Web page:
The Financial CHOICE Act of 2017 (H.R. 10) was passed by the House on June 8, 2017. Among many other provisions, H.R. 10 would revamp many of the insurance provisions in the 2010 Dodd-Frank Wall Street Reform and Consumer Protection Act (Dodd-Frank; P.L. 111-203).
The federal role in regulating insurance is relatively limited compared with the role in banking and securities. Insurance companies, unlike banks and securities firms, have been chartered and regulated solely by the states for the past 150 years. The current state-centric system was confirmed by Congress in the 1945 McCarran-Ferguson Act (15 U.S.C. §1011 et seq.) specifically preserving the states' authority to regulate and tax insurance and also granting a federal antitrust exemption to the insurance industry for "the business of insurance." There are no federal insurance regulators akin to those for securities or banks, such as the Securities and Exchange Commission (SEC) or the Office of the Comptroller of the Currency (OCC), respectively.
Each state government has a department or other entity charged with licensing and regulating insurance companies and those individuals and companies selling insurance products. States regulate the solvency of the companies and the content of insurance products as well as the market conduct of companies. Although each state sets its own laws and regulations for insurance, the National Association of Insurance Commissioners (NAIC) acts as a coordinating body that sets national standards through model laws and regulations. NAIC-adopted models, however, must be enacted by the states before having legal effect, which can be a lengthy and uncertain process. The states have also developed a coordinated system for insurer resolution, including guaranty funds designed to protect policyholders in the event of insurer insolvency.
The Dodd-Frank Act significantly altered the overall financial regulatory structure in the United States, but it largely left the state-centered insurance regulatory structure intact. The areas where the act did affect insurance regulation include
H.R. 10 would amend the Dodd-Frank provisions relating to FIO, FSOC, and OLA, it would not amend the sections relating to Federal Reserve oversight of bank and thrift holding companies with insurance subsidiaries, nor the sections relating to surplus lines and reinsurance.
H.R. 10 would repeal the Dodd-Frank Title V provisions creating the Federal Insurance Office and replace it with a new Office of Independent Insurance Advocate. The new office would be similar to the FIO, but with some notable differences:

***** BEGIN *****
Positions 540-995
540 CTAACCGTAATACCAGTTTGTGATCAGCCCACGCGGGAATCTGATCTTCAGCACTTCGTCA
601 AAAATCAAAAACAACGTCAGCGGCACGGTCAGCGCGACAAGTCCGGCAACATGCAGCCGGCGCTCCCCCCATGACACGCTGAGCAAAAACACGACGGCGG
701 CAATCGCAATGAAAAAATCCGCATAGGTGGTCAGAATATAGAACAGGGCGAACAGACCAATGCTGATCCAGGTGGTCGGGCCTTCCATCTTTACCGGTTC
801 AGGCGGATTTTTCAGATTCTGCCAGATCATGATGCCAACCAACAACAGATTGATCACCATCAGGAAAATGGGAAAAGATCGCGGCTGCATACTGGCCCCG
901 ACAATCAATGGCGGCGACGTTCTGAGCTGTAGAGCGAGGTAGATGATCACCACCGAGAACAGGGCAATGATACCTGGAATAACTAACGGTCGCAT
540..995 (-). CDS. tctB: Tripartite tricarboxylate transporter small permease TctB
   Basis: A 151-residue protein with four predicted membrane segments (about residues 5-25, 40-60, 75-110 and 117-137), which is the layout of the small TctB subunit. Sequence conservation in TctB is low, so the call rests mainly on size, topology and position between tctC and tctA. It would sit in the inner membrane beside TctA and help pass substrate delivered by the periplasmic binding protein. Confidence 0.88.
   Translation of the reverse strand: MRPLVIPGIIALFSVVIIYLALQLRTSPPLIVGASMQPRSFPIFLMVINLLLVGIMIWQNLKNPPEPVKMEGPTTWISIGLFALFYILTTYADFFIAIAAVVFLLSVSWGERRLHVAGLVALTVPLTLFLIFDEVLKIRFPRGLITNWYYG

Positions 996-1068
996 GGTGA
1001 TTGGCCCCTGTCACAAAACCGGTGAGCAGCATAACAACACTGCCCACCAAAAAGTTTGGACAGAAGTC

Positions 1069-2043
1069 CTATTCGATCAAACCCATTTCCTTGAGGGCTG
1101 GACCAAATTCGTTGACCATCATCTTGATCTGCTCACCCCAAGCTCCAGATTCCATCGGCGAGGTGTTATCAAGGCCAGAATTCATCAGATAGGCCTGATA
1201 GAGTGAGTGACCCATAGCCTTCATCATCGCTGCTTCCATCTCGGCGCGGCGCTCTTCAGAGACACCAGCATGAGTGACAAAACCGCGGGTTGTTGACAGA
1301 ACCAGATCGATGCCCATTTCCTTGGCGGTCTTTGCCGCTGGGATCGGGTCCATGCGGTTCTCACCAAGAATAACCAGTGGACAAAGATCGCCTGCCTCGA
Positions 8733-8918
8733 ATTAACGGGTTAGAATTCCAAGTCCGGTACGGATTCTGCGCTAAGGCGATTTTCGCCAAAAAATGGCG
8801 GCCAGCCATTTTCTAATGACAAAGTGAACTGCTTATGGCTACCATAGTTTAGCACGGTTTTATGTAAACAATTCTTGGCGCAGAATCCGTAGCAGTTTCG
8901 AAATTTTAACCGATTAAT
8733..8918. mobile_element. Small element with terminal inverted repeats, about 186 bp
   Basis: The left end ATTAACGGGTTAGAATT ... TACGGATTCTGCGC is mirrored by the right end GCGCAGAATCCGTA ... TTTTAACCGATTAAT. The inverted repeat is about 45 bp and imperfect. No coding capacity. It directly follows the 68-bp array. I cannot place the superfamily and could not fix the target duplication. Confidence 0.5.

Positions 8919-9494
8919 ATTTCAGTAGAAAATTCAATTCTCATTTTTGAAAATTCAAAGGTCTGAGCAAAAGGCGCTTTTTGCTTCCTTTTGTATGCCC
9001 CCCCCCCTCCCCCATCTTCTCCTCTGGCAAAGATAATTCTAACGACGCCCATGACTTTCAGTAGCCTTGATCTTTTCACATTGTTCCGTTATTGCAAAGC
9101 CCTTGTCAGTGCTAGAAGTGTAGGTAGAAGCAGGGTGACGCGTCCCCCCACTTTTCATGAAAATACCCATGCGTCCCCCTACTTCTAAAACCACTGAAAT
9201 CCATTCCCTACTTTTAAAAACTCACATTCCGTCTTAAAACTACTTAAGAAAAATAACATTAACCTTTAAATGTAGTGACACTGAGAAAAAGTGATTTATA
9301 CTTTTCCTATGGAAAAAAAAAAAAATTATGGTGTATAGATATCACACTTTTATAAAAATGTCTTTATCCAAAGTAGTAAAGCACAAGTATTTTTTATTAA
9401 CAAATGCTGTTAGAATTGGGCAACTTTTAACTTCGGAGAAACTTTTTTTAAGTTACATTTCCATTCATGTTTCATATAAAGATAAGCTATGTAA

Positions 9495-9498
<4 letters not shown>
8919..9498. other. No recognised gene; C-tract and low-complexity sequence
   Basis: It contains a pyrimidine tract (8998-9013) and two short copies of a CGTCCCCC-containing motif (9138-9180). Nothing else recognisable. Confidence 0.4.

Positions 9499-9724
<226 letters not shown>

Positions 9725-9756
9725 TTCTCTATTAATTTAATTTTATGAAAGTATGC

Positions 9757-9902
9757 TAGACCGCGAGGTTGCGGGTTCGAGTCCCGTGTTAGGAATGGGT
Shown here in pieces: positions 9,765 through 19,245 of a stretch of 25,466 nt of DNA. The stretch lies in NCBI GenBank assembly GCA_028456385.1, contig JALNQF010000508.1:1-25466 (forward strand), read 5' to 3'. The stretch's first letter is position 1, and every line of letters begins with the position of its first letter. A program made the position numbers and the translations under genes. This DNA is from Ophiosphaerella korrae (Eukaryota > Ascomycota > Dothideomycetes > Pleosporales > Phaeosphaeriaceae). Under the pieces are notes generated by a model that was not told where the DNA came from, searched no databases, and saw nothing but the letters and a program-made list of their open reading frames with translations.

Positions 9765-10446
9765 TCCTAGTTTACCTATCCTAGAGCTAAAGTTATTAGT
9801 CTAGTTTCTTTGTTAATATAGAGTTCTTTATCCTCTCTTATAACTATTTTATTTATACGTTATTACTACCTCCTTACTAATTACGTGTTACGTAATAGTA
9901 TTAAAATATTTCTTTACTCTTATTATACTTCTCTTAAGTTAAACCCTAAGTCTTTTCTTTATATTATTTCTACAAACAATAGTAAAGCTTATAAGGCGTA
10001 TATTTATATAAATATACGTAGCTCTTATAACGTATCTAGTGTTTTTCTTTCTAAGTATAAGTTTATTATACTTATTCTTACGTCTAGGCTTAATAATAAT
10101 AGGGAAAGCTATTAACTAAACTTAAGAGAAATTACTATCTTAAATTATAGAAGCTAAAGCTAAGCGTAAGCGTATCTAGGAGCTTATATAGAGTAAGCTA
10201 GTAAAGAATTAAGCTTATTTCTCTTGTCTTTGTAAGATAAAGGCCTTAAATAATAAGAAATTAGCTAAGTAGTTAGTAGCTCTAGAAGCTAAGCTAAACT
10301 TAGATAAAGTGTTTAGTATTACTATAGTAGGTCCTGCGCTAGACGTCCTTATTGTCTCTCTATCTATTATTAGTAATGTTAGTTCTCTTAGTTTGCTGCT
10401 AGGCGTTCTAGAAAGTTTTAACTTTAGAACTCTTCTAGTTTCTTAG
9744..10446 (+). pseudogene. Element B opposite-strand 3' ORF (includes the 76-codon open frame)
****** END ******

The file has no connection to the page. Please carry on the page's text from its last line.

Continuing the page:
Independence. Both FIO and the new office are within the Treasury, but the Office of Independent Insurance Advocate would be established as an independent bureau with the authority to submit a separate budget request. The Advocate would be appointed by the President and confirmed by the Senate rather than being a civil service appointee. While being subject to general direction by the Treasury Secretary, the Secretary would not be able to delay or prevent the promulgation or rules by the Advocate, nor intervene in matters or proceedings before the Advocate.
FSOC Membership. The head of FIO is currently an FSOC non-voting member, whereas the separate independent insurance expert is appointed by the President to serve as a voting member. H.R. 10 would essentially merge these roles, making the Advocate a voting member and removing the independent insurance expert position.
Office Authority. To perform its function of monitoring the insurance industry, FIO is authorized to issue subpoenas requiring information from insurers. H.R. 10 tasks the Advocate with "observing" the industry and the Advocate is to rely on publicly available information without subpoena authority.
Covered Agreements and International Negotiations. The Advocate retains the FIO authority to enter into international negotiations (along with the U.S. Trade Representative) regarding covered agreements and to potentially preempt state laws in limited circumstances. H.R. 10 would, however, add the requirement that any potential covered agreements be published and open for comment when finalized.
Section 115(a) of H.R. 10 would repeal the nonbank designation authority and the application of enhanced prudential requirements by the Federal Reserve.
Section 111(a) of H.R. 10 would repeal all of Dodd-Frank Title II, which created OLA, and replace it with a new chapter of the Bankruptcy Code for financial firms, but one that would not apply to insurers. Thus, any insurer failure would be resolved by the state resolution system.